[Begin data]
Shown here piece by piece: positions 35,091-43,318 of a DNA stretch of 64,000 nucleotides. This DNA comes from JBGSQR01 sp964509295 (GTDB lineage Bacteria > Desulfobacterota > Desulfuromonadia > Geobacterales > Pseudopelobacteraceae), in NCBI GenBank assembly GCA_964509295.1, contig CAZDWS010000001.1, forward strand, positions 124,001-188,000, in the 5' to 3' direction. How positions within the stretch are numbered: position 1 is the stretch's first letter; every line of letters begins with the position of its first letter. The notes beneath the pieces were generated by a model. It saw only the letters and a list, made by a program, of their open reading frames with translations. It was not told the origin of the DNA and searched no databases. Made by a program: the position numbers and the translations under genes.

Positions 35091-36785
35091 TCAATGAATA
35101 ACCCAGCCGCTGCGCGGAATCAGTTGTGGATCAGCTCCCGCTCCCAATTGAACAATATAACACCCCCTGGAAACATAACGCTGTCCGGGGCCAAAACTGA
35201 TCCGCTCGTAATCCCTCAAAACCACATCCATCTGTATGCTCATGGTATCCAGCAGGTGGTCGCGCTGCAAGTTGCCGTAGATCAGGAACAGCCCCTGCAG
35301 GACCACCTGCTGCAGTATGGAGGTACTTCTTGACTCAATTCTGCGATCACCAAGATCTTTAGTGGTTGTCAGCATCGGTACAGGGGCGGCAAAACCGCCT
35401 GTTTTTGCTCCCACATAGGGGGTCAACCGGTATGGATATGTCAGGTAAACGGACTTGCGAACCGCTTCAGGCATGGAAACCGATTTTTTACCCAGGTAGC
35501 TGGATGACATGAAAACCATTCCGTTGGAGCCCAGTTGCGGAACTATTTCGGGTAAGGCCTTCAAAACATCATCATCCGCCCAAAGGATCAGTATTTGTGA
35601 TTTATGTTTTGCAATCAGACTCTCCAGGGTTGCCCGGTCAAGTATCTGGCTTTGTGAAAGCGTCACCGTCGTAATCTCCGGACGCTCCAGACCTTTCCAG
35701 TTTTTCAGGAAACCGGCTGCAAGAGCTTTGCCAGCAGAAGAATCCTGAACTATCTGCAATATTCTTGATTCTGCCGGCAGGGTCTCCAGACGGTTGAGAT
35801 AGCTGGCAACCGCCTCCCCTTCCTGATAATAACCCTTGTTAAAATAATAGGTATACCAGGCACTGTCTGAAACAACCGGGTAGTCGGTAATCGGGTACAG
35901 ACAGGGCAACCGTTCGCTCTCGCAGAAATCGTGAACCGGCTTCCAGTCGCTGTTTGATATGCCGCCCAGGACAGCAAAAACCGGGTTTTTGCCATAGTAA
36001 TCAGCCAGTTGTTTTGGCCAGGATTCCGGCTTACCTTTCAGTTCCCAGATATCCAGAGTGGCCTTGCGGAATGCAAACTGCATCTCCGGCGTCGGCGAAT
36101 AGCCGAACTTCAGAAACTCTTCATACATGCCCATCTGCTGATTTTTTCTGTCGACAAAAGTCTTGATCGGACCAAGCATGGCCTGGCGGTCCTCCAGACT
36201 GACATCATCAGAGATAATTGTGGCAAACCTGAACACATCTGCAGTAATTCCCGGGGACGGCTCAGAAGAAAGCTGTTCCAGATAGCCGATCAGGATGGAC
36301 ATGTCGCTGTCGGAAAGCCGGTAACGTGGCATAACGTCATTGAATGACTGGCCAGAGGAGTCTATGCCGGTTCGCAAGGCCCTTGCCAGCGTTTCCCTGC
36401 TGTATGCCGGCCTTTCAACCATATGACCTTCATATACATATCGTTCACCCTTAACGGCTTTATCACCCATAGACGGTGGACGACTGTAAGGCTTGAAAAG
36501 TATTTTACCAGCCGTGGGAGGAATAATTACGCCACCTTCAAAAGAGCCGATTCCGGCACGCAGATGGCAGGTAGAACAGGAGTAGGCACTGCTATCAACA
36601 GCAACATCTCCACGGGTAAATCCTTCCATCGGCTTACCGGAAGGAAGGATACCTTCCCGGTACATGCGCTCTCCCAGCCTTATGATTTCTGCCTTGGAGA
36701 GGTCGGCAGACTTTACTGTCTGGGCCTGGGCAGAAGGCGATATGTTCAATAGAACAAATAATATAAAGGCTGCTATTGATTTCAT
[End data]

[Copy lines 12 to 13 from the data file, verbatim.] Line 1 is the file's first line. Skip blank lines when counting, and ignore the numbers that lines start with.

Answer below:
35901 ACAGGGCAACCGTTCGCTCTCGCAGAAATCGTGAACCGGCTTCCAGTCGCTGTTTGATATGCCGCCCAGGACAGCAAAAACCGGGTTTTTGCCATAGTAA
36001 TCAGCCAGTTGTTTTGGCCAGGATTCCGGCTTACCTTTCAGTTCCCAGATATCCAGAGTGGCCTTGCGGAATGCAAACTGCATCTCCGGCGTCGGCGAAT